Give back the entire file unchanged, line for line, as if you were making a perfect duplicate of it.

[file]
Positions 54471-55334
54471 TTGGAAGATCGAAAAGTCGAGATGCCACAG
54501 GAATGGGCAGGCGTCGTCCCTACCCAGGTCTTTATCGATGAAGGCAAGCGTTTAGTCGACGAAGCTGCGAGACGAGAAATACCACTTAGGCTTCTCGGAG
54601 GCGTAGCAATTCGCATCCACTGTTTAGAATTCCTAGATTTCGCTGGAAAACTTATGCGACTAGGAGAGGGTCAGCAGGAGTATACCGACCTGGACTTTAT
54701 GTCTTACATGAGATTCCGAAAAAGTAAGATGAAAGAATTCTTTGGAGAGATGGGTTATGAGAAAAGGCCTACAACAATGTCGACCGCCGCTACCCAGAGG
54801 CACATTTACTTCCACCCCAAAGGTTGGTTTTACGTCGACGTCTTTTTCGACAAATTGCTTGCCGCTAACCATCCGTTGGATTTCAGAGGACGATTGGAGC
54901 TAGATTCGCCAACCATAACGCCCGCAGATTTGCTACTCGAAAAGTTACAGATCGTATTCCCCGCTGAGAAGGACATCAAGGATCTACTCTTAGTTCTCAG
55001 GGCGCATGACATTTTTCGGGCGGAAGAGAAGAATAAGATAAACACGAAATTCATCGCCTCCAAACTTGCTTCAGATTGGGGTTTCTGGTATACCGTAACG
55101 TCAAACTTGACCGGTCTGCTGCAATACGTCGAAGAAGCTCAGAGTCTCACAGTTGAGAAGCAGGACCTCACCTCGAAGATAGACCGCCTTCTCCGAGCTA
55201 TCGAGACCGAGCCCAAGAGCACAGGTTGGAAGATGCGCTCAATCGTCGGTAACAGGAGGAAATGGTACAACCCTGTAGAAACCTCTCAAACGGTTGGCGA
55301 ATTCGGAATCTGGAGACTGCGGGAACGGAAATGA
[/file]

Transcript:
Positions 54471-55334
54471 TTGGAAGATCGAAAAGTCGAGATGCCACAG
54501 GAATGGGCAGGCGTCGTCCCTACCCAGGTCTTTATCGATGAAGGCAAGCGTTTAGTCGACGAAGCTGCGAGACGAGAAATACCACTTAGGCTTCTCGGAG
54601 GCGTAGCAATTCGCATCCACTGTTTAGAATTCCTAGATTTCGCTGGAAAACTTATGCGACTAGGAGAGGGTCAGCAGGAGTATACCGACCTGGACTTTAT
54701 GTCTTACATGAGATTCCGAAAAAGTAAGATGAAAGAATTCTTTGGAGAGATGGGTTATGAGAAAAGGCCTACAACAATGTCGACCGCCGCTACCCAGAGG
54801 CACATTTACTTCCACCCCAAAGGTTGGTTTTACGTCGACGTCTTTTTCGACAAATTGCTTGCCGCTAACCATCCGTTGGATTTCAGAGGACGATTGGAGC
54901 TAGATTCGCCAACCATAACGCCCGCAGATTTGCTACTCGAAAAGTTACAGATCGTATTCCCCGCTGAGAAGGACATCAAGGATCTACTCTTAGTTCTCAG
55001 GGCGCATGACATTTTTCGGGCGGAAGAGAAGAATAAGATAAACACGAAATTCATCGCCTCCAAACTTGCTTCAGATTGGGGTTTCTGGTATACCGTAACG
55101 TCAAACTTGACCGGTCTGCTGCAATACGTCGAAGAAGCTCAGAGTCTCACAGTTGAGAAGCAGGACCTCACCTCGAAGATAGACCGCCTTCTCCGAGCTA
55201 TCGAGACCGAGCCCAAGAGCACAGGTTGGAAGATGCGCTCAATCGTCGGTAACAGGAGGAAATGGTACAACCCTGTAGAAACCTCTCAAACGGTTGGCGA
55301 ATTCGGAATCTGGAGACTGCGGGAACGGAAATGA